"It wasn't a paid endorsement," Dr. Oz told AdAge Oct. 30. "I didn't have a reason to do it besides [that] I have an affinity for the game.
Dr. Oz also insisted he wasn't downplaying the much-publicized concussion risks in football (and accompanying brain damage), and pointed out there are risks in any recreational activity.
"The real decision is: Do you want to replace football with antiquing?" he said. "It may not be the solution that a lot of Americans want to go with. I think there's a middle ground."
In his NFL promo video, Dr. Oz proudly recounts the day his son tackled an opponent head-first at a high-school football game.
When my son Oliver told us he wanted to play football, we were thrilled. It was a rite of passage. The game started, and sure enough, he tackled this kid. My jaw dropped and then the loudspeaker said, 'Tackle, Oliver Oz.' That, I think, is a memory he will never forget. Certainly his father won't."
Dr. Oz, a father of four, called football a "rite of passage" that had transformed his gawky teenage son into a real man. His enthusiastic endorsement of football couldn't have come at a worse time.
Just days earlier, a new study came out that concluded a concussion-proof football helmet does not exist. Earlier this week, former Green Bay Packers quarterback Brett Favre revealed he is suffering severe memory loss from years of hard tackles and concussions.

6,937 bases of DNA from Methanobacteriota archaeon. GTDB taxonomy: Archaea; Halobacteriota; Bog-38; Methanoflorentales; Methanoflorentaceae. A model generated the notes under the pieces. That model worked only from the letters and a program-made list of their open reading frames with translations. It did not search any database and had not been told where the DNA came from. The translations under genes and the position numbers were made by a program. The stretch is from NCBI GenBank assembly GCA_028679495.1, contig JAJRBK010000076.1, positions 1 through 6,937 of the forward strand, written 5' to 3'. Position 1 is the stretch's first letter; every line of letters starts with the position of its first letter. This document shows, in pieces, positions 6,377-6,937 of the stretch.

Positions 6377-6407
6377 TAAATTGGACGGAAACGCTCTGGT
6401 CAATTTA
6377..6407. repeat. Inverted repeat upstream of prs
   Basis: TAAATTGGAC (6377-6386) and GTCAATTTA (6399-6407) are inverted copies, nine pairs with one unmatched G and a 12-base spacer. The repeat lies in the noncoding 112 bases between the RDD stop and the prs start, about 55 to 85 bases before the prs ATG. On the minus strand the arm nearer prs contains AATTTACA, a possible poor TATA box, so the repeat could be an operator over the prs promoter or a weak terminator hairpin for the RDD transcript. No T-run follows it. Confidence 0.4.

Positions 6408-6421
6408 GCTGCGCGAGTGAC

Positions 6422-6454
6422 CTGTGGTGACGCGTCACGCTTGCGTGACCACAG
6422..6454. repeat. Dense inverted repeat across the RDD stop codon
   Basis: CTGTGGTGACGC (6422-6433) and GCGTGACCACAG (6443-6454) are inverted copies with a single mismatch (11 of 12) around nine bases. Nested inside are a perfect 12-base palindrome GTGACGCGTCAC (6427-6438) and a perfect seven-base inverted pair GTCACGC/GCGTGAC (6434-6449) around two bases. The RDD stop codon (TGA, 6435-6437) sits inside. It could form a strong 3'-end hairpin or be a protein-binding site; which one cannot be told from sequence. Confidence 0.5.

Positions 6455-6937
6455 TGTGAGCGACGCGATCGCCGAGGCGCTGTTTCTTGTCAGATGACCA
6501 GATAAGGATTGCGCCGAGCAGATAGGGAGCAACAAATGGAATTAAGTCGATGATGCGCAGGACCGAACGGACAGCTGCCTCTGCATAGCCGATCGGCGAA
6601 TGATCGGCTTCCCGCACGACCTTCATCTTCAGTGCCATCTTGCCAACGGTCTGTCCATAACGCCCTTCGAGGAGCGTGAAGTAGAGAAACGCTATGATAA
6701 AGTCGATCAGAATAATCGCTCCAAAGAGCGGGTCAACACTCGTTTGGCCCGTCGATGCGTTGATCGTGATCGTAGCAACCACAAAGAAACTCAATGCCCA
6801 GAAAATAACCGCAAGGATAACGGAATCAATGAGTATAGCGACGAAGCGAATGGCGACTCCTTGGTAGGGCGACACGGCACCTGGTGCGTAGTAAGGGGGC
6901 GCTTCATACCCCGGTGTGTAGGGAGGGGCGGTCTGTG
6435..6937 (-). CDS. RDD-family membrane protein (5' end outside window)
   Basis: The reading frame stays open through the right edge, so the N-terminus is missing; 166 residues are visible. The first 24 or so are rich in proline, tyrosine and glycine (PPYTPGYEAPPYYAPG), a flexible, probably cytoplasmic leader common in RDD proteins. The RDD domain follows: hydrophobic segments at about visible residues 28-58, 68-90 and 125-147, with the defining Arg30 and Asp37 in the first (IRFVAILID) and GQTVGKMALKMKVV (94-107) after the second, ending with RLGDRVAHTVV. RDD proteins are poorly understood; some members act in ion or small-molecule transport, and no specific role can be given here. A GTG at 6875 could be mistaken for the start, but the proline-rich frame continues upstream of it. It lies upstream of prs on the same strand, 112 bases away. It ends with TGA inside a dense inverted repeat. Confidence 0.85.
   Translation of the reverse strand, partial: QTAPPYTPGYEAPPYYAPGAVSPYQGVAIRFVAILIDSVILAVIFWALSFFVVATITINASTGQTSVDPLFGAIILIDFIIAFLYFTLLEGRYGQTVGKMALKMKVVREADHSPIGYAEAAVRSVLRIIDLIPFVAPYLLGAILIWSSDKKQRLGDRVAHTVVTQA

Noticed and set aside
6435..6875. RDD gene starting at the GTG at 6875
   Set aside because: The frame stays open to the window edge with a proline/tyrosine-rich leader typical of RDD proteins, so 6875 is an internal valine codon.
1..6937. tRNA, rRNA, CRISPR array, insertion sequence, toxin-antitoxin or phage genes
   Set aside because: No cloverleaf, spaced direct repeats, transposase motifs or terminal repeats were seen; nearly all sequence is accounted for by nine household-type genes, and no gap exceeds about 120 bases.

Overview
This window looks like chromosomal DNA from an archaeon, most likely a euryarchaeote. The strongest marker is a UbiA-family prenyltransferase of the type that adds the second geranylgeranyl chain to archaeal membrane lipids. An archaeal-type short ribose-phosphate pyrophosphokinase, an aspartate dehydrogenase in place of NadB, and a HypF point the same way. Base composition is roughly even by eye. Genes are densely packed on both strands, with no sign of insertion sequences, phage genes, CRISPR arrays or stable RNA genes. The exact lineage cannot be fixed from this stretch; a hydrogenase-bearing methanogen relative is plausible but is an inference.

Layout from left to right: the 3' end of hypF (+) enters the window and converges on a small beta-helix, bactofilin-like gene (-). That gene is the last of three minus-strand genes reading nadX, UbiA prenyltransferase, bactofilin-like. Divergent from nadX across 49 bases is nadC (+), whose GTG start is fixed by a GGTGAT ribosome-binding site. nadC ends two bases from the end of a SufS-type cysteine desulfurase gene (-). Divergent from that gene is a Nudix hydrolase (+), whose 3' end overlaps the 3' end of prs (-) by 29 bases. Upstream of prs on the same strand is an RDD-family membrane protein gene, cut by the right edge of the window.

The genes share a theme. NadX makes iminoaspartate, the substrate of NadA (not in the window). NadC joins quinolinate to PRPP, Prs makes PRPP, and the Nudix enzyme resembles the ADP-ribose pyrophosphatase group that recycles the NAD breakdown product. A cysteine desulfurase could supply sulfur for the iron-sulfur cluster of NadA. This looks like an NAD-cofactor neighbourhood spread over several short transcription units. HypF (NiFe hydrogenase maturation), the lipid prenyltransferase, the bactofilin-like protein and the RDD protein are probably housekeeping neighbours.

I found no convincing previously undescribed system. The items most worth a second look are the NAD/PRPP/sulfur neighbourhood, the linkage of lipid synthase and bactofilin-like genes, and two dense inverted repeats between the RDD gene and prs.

And in August 2013, the NFL agreed to pay $765 million to 18,000 retired football players after being targeted in a massive class-action lawsuit alleging the NFL had deliberately concealed evidence of the link between football-related head injuries and long-term brain damage.
The lawsuit was preceded by the high-profile suicides of several former NFL stars, including Junior Seau, Dave Duerson, and Ray Easterling. All of them had complained of concussion-related depression, early-onset dementia, insomnia, and memory loss before their suicides.
Dr. Oz, who received two tickets to Super Bowl XLVIII (set for February 2014) for doing the promo ad, said his ad was not a wholehearted endorsement of anything other than his love of the game.
And he stands by his opinion that football transformed his son into a confident young man. "[The change in him] was absolutely remarkable," Dr. Oz gushed.
"It was like going through Marine Corps Boot Camp. He just came back a different kid with a lot more confidence in himself and the knowledge that the only thing that could hold him back was him, which is ultimately what I learned by playing myself."